02    1D    00    02    0200  0200  OK
            03    1D    00    03    0100  0100  OK
            04    1D    00    04    0080  0080  OK

1E    05    00    1E    00    00    0400  0100  OK
            01    1E    00    01    0400  0100  OK
            02    1E    00    02    0200  0100  OK
            03    1E    00    03    0100  0100  OK
            04    1E    00    04    0080  0080  OK

1F    05    00    1F    00    00    0400  0400  OK
            01    1F    00    01    0400  0400  OK
            02    1F    00    02    0200  0200  OK
            03    1F    00    03    0100  0100  OK
            04    1F    00    04    0080  0080  OK

20    05    00    20    00    00    0400  0400  OK
            01    20    00    01    0400  0400  OK
            02    20    00    02    0200  0200  OK
            03    20    00    03    0100  0100  OK
            04    20    00    04    0080  0080  OK

21    05    00    21    00    00    0400  0400  OK
            01    21    00    01    0400  0400  OK
            02    21    00    02    0200  0200  OK
            03    21    00    03    0100  0100  OK
            04    21    00    04    0080  0080  OK

22    05    00    22    00    00    0400  0400  OK
            01    22    00    01    0400  0400  OK
            02    22    00    02    0200  0200  OK
            03    22    00    03    0100  0100  OK
            04    22    00    04    0080  0080  OK

23    05    00    23    00    00    0400  0400  OK
            01    23    00    01    0400  0400  OK
            02    23    00    02    0200  0200  OK
            03    23    00    03    0100  0100  OK
            04    23    00    04    0080  0080  OK

24    05    00    24    00    00    0400  0400  OK
            01    24    00    01    0400  0400  OK
            02    24    00    02    0200  0200  OK
            03    24    00    03    0100  0100  OK
            04    24    00    04    0080  0080  OK

25    05    00    25    00    00    0400  0400  OK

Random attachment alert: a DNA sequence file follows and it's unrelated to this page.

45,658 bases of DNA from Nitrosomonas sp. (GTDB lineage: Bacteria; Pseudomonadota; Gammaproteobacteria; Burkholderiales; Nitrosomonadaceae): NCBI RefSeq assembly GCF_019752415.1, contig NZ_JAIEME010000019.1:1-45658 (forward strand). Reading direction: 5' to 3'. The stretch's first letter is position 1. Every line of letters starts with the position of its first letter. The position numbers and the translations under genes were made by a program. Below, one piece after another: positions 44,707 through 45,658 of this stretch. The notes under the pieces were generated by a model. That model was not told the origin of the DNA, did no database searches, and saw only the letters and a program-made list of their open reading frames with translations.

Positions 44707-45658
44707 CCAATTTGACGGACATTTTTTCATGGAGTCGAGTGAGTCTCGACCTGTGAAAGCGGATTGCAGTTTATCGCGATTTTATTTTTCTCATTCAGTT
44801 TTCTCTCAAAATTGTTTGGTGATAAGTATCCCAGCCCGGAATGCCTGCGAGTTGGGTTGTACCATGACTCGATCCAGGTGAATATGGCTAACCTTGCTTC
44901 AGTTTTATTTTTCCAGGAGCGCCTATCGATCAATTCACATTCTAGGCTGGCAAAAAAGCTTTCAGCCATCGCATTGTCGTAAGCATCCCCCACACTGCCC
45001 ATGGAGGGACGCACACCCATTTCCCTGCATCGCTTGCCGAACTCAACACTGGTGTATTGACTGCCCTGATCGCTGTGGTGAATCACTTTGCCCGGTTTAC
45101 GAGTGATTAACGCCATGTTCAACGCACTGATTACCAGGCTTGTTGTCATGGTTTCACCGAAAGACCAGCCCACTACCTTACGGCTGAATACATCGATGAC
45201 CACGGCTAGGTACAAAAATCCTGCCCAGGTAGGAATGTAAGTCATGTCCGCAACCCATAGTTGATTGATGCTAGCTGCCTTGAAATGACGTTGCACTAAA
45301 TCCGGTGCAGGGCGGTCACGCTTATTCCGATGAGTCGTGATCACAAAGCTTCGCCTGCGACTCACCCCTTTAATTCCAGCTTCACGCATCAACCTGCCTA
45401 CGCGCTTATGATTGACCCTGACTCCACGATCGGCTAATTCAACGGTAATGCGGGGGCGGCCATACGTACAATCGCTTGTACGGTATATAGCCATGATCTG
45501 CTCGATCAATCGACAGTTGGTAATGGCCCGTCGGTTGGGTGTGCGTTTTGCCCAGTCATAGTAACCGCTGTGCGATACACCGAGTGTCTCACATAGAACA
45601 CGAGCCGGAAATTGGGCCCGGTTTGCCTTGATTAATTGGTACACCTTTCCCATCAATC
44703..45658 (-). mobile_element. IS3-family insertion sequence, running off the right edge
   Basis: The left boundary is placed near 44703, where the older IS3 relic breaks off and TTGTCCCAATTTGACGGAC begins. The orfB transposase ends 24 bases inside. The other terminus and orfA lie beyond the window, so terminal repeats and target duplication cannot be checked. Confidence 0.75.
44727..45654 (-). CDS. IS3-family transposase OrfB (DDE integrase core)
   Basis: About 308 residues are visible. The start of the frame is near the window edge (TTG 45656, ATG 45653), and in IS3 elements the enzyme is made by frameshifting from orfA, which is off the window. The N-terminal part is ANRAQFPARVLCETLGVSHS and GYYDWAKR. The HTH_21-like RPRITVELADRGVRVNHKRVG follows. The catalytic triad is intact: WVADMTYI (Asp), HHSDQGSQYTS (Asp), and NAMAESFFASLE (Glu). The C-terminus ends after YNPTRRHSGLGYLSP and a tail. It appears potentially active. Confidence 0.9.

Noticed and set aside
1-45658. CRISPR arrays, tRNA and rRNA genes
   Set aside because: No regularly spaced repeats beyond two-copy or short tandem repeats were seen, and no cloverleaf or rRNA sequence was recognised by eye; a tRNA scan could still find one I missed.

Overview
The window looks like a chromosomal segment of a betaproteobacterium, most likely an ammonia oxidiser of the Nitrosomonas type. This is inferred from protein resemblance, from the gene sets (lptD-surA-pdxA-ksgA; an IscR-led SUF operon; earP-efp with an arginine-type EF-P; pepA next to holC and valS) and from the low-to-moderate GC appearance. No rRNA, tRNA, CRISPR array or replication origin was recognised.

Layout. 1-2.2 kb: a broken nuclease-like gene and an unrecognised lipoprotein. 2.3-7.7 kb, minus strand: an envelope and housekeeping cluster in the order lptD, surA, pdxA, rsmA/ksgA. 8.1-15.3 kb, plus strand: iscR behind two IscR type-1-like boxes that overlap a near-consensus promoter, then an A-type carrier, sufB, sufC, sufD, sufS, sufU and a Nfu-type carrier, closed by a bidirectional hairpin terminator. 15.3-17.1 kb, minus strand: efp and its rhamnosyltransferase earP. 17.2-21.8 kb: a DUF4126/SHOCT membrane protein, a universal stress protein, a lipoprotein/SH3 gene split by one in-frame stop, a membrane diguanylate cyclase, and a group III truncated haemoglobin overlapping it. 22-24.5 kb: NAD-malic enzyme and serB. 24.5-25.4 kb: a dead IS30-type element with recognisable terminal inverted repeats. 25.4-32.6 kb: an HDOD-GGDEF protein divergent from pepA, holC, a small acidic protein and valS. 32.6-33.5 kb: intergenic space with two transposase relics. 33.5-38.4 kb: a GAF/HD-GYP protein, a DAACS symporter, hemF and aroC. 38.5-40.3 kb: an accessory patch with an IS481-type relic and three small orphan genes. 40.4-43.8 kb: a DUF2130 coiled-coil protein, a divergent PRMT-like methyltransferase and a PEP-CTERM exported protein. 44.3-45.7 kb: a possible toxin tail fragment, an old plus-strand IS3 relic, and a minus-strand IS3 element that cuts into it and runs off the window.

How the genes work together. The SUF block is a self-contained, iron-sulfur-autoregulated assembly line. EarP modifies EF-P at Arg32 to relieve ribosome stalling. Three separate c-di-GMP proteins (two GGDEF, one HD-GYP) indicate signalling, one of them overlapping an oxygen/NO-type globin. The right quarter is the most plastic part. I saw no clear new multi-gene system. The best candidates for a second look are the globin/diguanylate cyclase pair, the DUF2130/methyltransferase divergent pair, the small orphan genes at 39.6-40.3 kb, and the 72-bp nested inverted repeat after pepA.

01    25    00    01    0400  0400  OK
            02    25    00    02    0200  0200  OK
            03    25    00    03    0100  0100  OK
            04    25    00    04    0080  0080  OK

26    05    00    26    00    00    0400  0400  OK
            01    26    00    01    0400  0400  OK
            02    26    00    02    0200  0200  OK
            03    26    00    03    0100  0100  OK
            04    26    00    04    0080  0080  OK

27    05    00    27    00    00    0400  0400  OK
            01    27    00    01    0400  0400  OK
            02    27    00    02    0200  0200  OK
            03    27    00    03    0100  0100  OK
            04    27    00    04    0080  0080  OK

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danielj
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Re: Archive of FSD files?

Post by danielj » Wed Feb 12, 2020 3:44 pm

Yup :) - here you go:
boulderdash-t00.png
Can you tell how large the inter-sector gaps are on that?

d.

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Rich Talbot-Watkins
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Re: Archive of FSD files?

Post by Rich Talbot-Watkins » Wed Feb 12, 2020 4:23 pm

Wow, that Boulderdash format is weird. I just looked to see if there were any way it could fit, and even reducing gaps 1 and 3 to zero, it still needs 3146 bytes. So is data slightly more squeezed together (written at less than 300rpm?) or is the sector actually incomplete?
Gap1: 0+6

For 9 sectors:
  • ID: 7
    Gap2: 11+6
    Data: 259
    Gap3: 0+6
    -------------
    Total: 289
For last sector:
  • ID: 7
    Gap2: 11+6
    Data: 515
    ------------
    Total: 539
Gap4: 0

Total: 3146
I guess the different sector sizes mean that it needs a 1770 to write it, and then you can shrink gap 2 as well.